A clear majority of Americans now oppose hydraulic fracturing, according to a new poll by the Pew Research Center. And while most voters still support construction of the Keystone XL pipeline, support is slipping there as well.
Hydraulic fracturing — colloquially known as “fracking” — is a process for extracting oil or natural gas from shale formations, in which a mix of water and various chemicals is pumped under intense pressure into the well after it’s been drilled. This fractures the rock, allowing the oil or gas to flow to the surface. Development of the process over the last decade or so has lead to a boom in North American fossil fuel production, but it’s also come along with a host of problems — studies suggest at least ten percent of the chemicals used in the fracturing fluid are toxic, posing a threat to drinking water; people who live near fracking wells are more likely to become sick thanks to the pollution; methane leaks from the industry exacerbate global warming; and the process may even trigger earthquakes.
According to Pew, support for fracking stood at 48 percent in March of 2013, versus 38 percent opposition. But as of November 2014, Americans have flipped their position: 41 percent now favor the process while 47 percent oppose it. And while support fell across all demographic groups, the biggest drops — all 10 percentage points or more — occurred among women, voters under age 49, those with some college education, Midwesterners, and independent voters. Women already opposed the fossil fuel extraction process by one percentage point in March of 2013, but for every other one of those groups, the change flipped them from decisive approval to decisive opposition.
At the same time, the partisanship around fracking remains strong: Republicans support it by 62 percent, while Democrats oppose it by 59 percent.
Pew also inquired into Americans support for construction of the Keystone XL pipeline, which would bring crude oil from Canada’s tar sands south to the Gulf of Mexico for transport. While the public still favors the project by 59 percent to 31 percent, those positive numbers have slipped significantly, from 66 percent favoring the pipeline back in March 2013. The drop was especially dramatic for Independent voters, among whom support fell from 70 percent to 58 percent over that time period. Support among Democratic voters dropped nearly as much, from 54 percent to 43 percent. In fact, slightly more Democrats now reject the pipeline than favor it.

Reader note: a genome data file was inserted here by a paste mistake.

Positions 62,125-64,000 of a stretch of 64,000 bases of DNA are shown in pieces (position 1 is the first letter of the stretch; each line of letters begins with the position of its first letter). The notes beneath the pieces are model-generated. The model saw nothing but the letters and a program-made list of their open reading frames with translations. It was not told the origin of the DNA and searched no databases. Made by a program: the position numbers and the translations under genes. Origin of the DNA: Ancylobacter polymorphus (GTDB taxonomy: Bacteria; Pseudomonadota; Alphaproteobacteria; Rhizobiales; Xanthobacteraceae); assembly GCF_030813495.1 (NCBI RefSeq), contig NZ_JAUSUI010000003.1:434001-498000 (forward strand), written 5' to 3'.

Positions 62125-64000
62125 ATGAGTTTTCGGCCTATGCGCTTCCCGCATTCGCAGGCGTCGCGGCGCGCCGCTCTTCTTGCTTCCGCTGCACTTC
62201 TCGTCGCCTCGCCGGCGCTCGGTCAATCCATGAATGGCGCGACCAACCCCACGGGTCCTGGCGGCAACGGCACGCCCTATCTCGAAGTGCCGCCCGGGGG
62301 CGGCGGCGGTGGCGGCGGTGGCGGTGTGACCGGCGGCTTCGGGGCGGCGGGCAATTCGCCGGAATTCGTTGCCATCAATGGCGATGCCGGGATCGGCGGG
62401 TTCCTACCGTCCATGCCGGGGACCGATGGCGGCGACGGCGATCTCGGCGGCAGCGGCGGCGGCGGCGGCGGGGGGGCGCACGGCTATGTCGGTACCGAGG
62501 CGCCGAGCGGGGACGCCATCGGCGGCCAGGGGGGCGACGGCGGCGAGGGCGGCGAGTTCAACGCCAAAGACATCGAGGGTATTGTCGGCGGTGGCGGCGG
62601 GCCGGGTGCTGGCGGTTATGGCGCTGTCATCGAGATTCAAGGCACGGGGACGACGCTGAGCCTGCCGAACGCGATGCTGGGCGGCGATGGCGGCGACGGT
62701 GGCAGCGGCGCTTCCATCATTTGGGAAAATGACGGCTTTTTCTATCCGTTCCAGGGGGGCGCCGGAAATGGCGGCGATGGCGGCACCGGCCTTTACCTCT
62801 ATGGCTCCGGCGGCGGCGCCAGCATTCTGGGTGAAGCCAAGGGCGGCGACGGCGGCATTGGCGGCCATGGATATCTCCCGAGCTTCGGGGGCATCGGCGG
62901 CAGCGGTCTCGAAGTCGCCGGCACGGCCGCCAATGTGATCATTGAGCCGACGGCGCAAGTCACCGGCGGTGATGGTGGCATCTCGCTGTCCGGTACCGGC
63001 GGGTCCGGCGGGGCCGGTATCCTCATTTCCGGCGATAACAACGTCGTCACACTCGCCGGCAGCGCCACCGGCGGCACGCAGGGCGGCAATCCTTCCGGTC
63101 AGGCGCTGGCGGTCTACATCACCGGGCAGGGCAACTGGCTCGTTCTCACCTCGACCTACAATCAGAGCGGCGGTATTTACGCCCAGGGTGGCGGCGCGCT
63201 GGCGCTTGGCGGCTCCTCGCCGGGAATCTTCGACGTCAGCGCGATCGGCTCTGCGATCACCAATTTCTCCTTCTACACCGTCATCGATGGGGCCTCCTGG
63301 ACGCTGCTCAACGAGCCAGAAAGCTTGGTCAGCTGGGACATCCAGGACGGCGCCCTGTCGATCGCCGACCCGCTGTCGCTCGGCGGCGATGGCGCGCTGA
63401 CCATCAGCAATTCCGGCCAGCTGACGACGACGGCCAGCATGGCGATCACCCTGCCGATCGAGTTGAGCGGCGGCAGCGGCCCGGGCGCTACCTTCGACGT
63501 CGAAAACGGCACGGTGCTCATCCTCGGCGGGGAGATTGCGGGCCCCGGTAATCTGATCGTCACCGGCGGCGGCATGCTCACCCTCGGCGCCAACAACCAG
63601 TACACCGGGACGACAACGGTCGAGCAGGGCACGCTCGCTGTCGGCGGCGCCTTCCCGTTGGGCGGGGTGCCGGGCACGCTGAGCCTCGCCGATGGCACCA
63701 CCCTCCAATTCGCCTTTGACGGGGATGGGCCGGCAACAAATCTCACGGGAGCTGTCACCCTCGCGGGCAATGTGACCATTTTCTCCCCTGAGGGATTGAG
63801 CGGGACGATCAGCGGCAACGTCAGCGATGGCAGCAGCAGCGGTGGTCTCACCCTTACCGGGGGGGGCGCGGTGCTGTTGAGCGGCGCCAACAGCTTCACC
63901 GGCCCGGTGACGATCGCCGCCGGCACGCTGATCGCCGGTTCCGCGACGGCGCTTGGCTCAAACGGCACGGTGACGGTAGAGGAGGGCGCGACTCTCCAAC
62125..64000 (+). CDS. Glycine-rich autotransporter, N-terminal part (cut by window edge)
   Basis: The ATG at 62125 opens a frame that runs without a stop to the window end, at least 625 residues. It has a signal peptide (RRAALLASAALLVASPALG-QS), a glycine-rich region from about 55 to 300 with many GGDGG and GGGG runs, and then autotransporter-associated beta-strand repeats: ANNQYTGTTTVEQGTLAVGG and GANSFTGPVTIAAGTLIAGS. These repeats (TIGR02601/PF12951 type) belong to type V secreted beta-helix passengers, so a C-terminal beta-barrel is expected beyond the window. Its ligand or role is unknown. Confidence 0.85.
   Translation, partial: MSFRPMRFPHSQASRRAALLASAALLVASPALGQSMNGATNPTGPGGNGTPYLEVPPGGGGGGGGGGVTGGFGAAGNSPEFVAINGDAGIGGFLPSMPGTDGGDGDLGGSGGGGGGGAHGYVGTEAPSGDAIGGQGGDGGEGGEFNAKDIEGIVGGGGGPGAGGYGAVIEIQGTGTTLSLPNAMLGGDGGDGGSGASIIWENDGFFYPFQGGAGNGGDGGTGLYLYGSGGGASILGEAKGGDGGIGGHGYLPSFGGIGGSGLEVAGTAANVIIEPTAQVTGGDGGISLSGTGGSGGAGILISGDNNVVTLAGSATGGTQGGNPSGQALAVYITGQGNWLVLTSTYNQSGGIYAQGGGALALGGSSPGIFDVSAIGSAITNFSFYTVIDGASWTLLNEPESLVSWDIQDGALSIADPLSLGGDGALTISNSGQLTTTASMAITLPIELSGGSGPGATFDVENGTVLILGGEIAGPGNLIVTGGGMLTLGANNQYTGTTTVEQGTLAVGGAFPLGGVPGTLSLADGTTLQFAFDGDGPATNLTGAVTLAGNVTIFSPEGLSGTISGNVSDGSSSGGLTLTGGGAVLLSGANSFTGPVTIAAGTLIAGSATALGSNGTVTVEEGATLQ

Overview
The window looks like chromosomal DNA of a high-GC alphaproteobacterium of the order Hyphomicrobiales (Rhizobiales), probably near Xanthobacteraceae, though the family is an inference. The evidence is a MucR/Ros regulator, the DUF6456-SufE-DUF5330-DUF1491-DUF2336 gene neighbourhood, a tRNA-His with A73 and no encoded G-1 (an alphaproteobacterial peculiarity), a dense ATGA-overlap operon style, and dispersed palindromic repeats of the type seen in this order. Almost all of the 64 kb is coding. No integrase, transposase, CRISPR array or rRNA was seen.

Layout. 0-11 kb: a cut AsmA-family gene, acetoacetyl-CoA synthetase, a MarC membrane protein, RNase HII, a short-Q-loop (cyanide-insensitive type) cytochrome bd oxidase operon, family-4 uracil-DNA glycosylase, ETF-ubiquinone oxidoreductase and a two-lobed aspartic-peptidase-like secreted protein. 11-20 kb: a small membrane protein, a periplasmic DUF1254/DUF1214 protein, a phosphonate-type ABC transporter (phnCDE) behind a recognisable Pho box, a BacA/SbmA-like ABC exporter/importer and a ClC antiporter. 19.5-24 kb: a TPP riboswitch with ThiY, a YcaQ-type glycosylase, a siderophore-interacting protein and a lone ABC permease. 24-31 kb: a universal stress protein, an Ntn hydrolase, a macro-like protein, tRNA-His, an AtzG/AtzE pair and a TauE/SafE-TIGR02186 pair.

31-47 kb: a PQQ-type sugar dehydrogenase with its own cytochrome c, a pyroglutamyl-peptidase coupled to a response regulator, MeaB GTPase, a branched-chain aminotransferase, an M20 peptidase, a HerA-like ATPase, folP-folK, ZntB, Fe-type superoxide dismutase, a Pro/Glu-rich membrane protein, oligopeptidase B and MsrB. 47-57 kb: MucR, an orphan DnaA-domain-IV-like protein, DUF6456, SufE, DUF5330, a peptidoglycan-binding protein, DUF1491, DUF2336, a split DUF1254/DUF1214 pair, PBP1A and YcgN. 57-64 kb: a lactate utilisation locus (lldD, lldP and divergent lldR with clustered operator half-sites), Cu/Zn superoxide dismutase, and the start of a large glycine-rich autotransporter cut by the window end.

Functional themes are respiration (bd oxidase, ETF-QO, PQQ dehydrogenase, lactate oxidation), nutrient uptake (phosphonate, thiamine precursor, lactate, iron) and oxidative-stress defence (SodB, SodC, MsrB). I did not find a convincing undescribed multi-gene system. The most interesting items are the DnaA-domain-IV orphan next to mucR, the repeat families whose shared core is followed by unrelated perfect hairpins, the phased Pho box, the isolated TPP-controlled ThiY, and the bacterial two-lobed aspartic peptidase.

Meanwhile, the partisan gap over the issue increased slightly, as Republican support ticked up from 82 percent to 83 percent.
Opponents of the pipeline point out that the crude oil from the tar sands is unusually dirty and, if burned, would massively contribute to global warming. It would also pose a threat of spills and damage to wildlife. Supporters of the project hold it up as a jobs booster, though the amount of permanent jobs the pipeline would create is a tiny blip in comparison to the country’s needs.
Because it crosses international boundaries, the State Department must ultimately decide wether to give the pipeline a green light or not. The controversy has left that decision mired in delays, and the State Department itself has been widely criticized for low-balling the problems with the pipeline in it’s assessments.
With their newfound control over both chambers of Congress, Republicans are pushing for a vote to approve construction of Keystone XL as soon as possible. But hints are coming from the White House that President Obama would veto such a move.